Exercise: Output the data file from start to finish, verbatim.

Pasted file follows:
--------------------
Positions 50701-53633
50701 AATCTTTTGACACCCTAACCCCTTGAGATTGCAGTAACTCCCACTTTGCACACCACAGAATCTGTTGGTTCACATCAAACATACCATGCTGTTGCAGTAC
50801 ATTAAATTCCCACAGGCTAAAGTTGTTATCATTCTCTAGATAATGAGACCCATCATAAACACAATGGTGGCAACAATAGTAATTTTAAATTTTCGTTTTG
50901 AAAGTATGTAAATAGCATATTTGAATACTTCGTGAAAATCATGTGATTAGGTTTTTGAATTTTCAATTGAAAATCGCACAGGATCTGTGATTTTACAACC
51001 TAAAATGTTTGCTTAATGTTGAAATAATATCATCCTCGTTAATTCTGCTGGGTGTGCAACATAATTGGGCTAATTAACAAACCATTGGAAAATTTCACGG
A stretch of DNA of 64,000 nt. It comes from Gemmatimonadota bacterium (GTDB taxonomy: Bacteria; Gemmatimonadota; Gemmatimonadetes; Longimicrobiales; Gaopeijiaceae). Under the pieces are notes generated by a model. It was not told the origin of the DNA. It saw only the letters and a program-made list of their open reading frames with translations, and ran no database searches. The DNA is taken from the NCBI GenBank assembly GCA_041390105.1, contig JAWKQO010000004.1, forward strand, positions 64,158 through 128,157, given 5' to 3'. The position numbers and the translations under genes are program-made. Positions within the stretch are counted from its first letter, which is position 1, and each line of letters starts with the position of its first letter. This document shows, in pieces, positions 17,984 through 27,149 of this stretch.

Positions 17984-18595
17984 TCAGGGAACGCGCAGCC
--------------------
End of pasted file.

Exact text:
Positions 50701-53633
50701 AATCTTTTGACACCCTAACCCCTTGAGATTGCAGTAACTCCCACTTTGCACACCACAGAATCTGTTGGTTCACATCAAACATACCATGCTGTTGCAGTAC
50801 ATTAAATTCCCACAGGCTAAAGTTGTTATCATTCTCTAGATAATGAGACCCATCATAAACACAATGGTGGCAACAATAGTAATTTTAAATTTTCGTTTTG
50901 AAAGTATGTAAATAGCATATTTGAATACTTCGTGAAAATCATGTGATTAGGTTTTTGAATTTTCAATTGAAAATCGCACAGGATCTGTGATTTTACAACC
51001 TAAAATGTTTGCTTAATGTTGAAATAATATCATCCTCGTTAATTCTGCTGGGTGTGCAACATAATTGGGCTAATTAACAAACCATTGGAAAATTTCACGG
A stretch of DNA of 64,000 nt. It comes from Gemmatimonadota bacterium (GTDB taxonomy: Bacteria; Gemmatimonadota; Gemmatimonadetes; Longimicrobiales; Gaopeijiaceae). Under the pieces are notes generated by a model. It was not told the origin of the DNA. It saw only the letters and a program-made list of their open reading frames with translations, and ran no database searches. The DNA is taken from the NCBI GenBank assembly GCA_041390105.1, contig JAWKQO010000004.1, forward strand, positions 64,158 through 128,157, given 5' to 3'. The position numbers and the translations under genes are program-made. Positions within the stretch are counted from its first letter, which is position 1, and each line of letters starts with the position of its first letter. This document shows, in pieces, positions 17,984 through 27,149 of this stretch.

Positions 17984-18595
17984 TCAGGGAACGCGCAGCC